CMS’s results are only projections, but if these projections prove true, even in part, it will be a disaster for the 2010 reforms, for the national government’s finances, and for three hundred million Americans besieged by exploding health insurance premiums.
And, the explosion does, in fact, continue. Last month the Kaiser Family Foundation reported that the average annual premium for family coverage by an employer – the way almost sixty percent of us under 65 gain coverage – reached $15,073 in 2011 – up a breathtaking nine percent in one year. Added to the real, after inflation, increases since 1999, the cost of employment-based premiums more than doubled.
It is a bitter irony that analysts agree on the primary driver of health cost increases – newly created medical technology supplants its predecessors providing a modest improvement in our health, but at an astonishing increase in costs. That is, each year new technologies come into use, and the new medical treatments and procedures cost more, lots more, than the old ones.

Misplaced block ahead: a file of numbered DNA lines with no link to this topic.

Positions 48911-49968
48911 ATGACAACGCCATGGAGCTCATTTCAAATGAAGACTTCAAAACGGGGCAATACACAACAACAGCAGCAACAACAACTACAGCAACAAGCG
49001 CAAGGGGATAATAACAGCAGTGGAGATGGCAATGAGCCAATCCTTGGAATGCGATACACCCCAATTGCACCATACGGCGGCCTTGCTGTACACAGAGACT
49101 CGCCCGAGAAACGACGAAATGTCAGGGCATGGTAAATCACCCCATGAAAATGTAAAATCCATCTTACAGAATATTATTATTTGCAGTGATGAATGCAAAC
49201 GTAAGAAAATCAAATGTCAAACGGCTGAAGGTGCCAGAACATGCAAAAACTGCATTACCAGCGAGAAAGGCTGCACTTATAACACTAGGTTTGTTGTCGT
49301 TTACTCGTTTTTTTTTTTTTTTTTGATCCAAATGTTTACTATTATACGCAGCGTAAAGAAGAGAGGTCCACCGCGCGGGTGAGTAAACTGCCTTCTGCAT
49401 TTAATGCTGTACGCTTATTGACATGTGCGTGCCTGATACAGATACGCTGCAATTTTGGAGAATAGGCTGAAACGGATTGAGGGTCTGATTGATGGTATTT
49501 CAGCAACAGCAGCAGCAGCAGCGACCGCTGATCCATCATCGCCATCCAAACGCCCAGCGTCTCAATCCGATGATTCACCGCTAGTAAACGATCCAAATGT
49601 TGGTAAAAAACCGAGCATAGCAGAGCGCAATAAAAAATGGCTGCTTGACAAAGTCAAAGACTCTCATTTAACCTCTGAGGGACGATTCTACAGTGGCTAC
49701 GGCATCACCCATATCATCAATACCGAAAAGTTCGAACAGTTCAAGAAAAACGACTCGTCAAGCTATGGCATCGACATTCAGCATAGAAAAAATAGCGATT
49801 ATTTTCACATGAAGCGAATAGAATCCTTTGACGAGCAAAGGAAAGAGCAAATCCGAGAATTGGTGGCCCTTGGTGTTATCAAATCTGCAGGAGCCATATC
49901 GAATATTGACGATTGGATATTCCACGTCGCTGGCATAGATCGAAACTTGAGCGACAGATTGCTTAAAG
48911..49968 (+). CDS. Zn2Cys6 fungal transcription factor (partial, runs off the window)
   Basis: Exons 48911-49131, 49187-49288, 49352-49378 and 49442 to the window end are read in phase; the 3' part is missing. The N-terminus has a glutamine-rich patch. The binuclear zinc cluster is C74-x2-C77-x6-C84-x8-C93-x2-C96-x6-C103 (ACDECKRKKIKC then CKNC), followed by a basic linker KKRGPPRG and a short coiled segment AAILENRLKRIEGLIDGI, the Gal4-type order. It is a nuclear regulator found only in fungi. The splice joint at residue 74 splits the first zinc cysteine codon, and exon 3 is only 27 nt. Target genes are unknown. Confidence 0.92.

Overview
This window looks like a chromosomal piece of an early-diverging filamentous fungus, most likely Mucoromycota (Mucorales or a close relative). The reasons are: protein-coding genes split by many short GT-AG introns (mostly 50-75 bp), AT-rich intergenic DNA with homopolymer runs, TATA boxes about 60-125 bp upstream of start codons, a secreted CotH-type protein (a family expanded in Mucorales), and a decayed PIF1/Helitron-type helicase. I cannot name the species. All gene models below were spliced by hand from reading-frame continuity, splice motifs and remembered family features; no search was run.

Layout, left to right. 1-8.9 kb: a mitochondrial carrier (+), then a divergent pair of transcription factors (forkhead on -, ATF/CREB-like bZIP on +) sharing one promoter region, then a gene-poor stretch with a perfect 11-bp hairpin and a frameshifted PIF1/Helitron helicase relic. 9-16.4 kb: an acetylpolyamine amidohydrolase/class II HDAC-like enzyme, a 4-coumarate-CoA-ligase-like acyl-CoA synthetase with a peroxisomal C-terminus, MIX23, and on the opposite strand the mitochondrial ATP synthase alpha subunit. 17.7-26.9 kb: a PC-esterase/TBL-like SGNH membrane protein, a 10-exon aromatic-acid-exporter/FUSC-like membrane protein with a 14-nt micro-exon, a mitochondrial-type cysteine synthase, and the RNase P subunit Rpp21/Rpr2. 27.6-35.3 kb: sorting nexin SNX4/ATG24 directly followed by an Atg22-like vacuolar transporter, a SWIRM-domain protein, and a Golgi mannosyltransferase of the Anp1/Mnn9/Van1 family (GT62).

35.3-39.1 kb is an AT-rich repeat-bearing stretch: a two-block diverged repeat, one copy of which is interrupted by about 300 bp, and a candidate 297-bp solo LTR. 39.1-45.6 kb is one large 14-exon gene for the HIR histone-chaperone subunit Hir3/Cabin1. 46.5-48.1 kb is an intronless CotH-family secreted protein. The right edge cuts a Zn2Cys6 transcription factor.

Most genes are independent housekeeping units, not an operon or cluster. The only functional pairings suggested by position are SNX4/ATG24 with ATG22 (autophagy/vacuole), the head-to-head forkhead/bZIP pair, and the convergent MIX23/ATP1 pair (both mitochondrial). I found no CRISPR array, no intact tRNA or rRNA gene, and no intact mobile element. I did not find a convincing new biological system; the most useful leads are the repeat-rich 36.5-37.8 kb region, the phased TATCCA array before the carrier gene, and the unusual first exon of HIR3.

A good example of that process is heart attacks. In 1984 only 10 percent of heart attack victims received surgical treatment. Fourteen years later, over 87 percent received catheters, angioplasty, or bypass surgery resulting in an additional year of life for the average heart attack patient. And the cost? The added surgery drove average treatment cost per patient up by $10,000 resulting in growth of the Medicare bill for heart attacks from $ 3 to $ 4.8 billion. Better health, bigger costs. The process for heart attacks is replicated throughout the system, though the improvement in outcomes is rarely as dramatic.
But, the era in which we can afford to buy progress with vast increases in our bills is over. We cannot indefinitely sustain that process either as individuals paying premiums or as a society running government deficits.
What is needed is simply stated: better medical technology that also reduces our expenses. Not every new device or pill costs more. New, better treatments are constantly developed which cost less than what they supplant.